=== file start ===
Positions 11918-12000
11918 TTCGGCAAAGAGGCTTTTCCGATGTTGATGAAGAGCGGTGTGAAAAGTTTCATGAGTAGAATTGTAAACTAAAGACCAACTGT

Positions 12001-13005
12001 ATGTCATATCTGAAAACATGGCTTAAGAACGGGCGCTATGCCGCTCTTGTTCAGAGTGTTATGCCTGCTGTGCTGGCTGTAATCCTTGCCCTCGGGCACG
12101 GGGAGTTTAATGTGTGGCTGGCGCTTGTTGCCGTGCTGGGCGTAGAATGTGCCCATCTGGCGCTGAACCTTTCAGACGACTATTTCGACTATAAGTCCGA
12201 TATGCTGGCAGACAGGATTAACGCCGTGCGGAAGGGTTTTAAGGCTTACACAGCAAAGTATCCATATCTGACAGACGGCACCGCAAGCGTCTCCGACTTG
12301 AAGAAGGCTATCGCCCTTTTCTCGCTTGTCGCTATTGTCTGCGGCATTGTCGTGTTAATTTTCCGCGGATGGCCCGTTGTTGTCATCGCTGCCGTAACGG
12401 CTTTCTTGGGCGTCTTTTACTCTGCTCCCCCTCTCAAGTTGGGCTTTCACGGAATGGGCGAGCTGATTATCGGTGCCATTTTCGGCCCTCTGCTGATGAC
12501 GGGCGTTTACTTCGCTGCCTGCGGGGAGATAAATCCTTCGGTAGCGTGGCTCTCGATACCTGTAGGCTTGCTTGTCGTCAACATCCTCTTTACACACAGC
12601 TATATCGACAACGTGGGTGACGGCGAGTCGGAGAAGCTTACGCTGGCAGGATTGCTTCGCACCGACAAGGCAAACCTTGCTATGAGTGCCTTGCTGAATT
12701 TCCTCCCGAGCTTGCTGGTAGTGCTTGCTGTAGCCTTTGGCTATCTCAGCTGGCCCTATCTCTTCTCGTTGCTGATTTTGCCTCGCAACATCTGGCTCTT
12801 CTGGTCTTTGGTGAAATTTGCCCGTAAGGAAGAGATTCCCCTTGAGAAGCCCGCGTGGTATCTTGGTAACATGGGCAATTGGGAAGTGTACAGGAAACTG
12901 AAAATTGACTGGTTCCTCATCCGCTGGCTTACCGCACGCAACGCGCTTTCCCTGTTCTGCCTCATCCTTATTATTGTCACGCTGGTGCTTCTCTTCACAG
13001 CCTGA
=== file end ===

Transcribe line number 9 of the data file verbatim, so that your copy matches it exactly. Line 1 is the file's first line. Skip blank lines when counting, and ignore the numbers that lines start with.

12501 GGGCGTTTACTTCGCTGCCTGCGGGGAGATAAATCCTTCGGTAGCGTGGCTCTCGATACCTGTAGGCTTGCTTGTCGTCAACATCCTCTTTACACACAGC